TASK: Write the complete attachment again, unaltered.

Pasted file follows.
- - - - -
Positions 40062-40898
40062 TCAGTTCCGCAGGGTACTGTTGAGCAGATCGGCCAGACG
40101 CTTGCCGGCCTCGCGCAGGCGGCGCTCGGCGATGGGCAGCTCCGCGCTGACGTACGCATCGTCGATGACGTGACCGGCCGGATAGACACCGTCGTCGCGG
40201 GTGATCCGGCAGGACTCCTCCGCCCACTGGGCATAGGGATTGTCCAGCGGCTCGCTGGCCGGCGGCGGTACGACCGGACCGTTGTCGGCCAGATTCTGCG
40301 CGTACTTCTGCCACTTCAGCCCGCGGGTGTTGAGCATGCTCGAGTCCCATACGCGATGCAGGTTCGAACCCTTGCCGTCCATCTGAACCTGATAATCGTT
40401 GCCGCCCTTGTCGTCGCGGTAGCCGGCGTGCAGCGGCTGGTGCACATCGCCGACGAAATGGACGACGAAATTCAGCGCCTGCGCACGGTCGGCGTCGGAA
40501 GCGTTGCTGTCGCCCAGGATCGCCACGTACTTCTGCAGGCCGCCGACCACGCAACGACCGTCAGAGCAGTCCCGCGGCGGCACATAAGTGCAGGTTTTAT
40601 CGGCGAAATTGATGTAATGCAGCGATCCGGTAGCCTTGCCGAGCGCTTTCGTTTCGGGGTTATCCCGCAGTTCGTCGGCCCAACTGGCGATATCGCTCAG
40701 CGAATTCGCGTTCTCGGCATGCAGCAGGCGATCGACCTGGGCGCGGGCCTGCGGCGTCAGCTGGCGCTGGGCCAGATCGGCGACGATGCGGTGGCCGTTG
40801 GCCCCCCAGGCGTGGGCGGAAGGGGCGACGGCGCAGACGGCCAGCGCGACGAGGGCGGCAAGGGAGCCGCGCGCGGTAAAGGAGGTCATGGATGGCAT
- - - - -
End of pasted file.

Positions 40062-40898
40062 TCAGTTCCGCAGGGTACTGTTGAGCAGATCGGCCAGACG
40101 CTTGCCGGCCTCGCGCAGGCGGCGCTCGGCGATGGGCAGCTCCGCGCTGACGTACGCATCGTCGATGACGTGACCGGCCGGATAGACACCGTCGTCGCGG
40201 GTGATCCGGCAGGACTCCTCCGCCCACTGGGCATAGGGATTGTCCAGCGGCTCGCTGGCCGGCGGCGGTACGACCGGACCGTTGTCGGCCAGATTCTGCG
40301 CGTACTTCTGCCACTTCAGCCCGCGGGTGTTGAGCATGCTCGAGTCCCATACGCGATGCAGGTTCGAACCCTTGCCGTCCATCTGAACCTGATAATCGTT
40401 GCCGCCCTTGTCGTCGCGGTAGCCGGCGTGCAGCGGCTGGTGCACATCGCCGACGAAATGGACGACGAAATTCAGCGCCTGCGCACGGTCGGCGTCGGAA
40501 GCGTTGCTGTCGCCCAGGATCGCCACGTACTTCTGCAGGCCGCCGACCACGCAACGACCGTCAGAGCAGTCCCGCGGCGGCACATAAGTGCAGGTTTTAT
40601 CGGCGAAATTGATGTAATGCAGCGATCCGGTAGCCTTGCCGAGCGCTTTCGTTTCGGGGTTATCCCGCAGTTCGTCGGCCCAACTGGCGATATCGCTCAG
40701 CGAATTCGCGTTCTCGGCATGCAGCAGGCGATCGACCTGGGCGCGGGCCTGCGGCGTCAGCTGGCGCTGGGCCAGATCGGCGACGATGCGGTGGCCGTTG
40801 GCCCCCCAGGCGTGGGCGGAAGGGGCGACGGCGCAGACGGCCAGCGCGACGAGGGCGGCAAGGGAGCCGCGCGCGGTAAAGGAGGTCATGGATGGCAT